• How are narcotics to be used? What is the role of respiratory monitors and pulse oximeters?
  • Advice to the student on how to be useful and get the most out of your rotation
    • Be around the ward, clinic, and operating rooms. They are all important.
    • Start early. If possible, round and review before the team.
    • Know the plan. The plan is dynamic and
      will evolve. Know the contingencies which would change the plan. Help
      to anticipate these contingencies.
    • Communicate with all. Ask the nurses, the staff, the residents, and the consultants.
    • Provide for the needs of the patient. Know the necessary steps to get them ready for the next stage of their care.
      • For surgery,
        check on the completion of the preparations. Check and confirm NPO
        status, pending lab values, pending imaging, surgical consents, and
        consultant evaluations.
      • For the postoperative situation,
        ensure adequate pain medication and follow-up on postoperative images
        and lab values (e.g., hemoglobin, electrolytes). Question the need for
        urinary catheters and discontinue as early as possible.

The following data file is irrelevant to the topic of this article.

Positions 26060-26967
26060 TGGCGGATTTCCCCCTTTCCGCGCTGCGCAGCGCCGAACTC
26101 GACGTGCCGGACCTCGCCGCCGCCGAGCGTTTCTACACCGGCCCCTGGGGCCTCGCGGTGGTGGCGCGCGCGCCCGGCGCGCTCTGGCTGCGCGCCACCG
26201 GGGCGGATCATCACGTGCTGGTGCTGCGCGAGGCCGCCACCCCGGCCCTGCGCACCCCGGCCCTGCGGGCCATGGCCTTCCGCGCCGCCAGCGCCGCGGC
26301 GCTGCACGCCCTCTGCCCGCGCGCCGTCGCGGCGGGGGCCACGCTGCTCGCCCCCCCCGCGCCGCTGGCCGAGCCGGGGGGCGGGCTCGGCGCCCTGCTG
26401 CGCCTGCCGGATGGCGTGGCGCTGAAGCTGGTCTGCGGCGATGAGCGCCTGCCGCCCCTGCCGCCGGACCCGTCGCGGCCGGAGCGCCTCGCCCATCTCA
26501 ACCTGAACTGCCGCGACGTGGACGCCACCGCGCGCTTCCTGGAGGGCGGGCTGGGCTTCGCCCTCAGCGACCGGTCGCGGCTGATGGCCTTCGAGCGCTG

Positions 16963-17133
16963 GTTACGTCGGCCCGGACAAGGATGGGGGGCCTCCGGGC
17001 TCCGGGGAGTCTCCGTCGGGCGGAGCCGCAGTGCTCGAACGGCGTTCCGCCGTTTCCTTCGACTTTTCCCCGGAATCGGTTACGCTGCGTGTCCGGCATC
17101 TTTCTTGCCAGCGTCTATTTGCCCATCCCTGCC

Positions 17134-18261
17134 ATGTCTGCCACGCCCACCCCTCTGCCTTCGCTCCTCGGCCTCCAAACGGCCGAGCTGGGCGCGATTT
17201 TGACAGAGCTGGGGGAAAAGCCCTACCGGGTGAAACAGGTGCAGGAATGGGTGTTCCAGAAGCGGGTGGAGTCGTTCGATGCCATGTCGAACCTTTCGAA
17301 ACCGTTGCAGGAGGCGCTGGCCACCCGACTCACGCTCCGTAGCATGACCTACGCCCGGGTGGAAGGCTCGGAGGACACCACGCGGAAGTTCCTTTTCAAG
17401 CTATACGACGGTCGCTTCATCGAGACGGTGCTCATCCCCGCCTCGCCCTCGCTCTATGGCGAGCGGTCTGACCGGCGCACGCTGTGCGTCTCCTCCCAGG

• For discharge and follow-up, help get them ready. When appropriate, involve the therapists, nurses, and social workers with the orthopaedic team.
    • Contribute energy. Be lighthearted but
      earnest about the priorities and stresses of patient care. Be willing
      to contribute on those small but unavoidable tasks (e.g., fetching
      x-rays, changing dressings, removing sutures).
    • Be careful about what information you give directly to the patient. Err on the side of caution. Never be the first one to give the patient bad news (unless specifically directed otherwise by the staff physician).
    • Read, study, and ask. Reading is best done immediately surrounding the teaching event, whatever it is.
  • Maturing as a student of orthopaedics
    “Becoming is superior to being.”—Socrates
    Orthopaedic deformity is alarming. The pain is deep and
    visceral, and for the uninitiated there is something untouchable about
    it. The patient’s pain is accompanied by a fear of new injury. This
    fear and the deep special quality of the distress touch the patient and
    the caregiver alike.
    However common and understandable, a student’s personal
    sensations may be of hindrance to the proper evaluation of these
    patients. In other specialities the medical evaluation is often not
    painful, but a fracture or sprain cannot be examined or treated without
    pain. The fear, which we see in our patients’ eyes, can push us away
    and may result in the lack of the necessary touch toward the
    consolation, proper examination, necessary positioning, or dressing of
    the limb.
    Intervening takes risk. It takes time to know the
    patterns of injury, the resources (e.g., imaging, referral expertise),
    and to know the patterns of response. Like any refined art, it is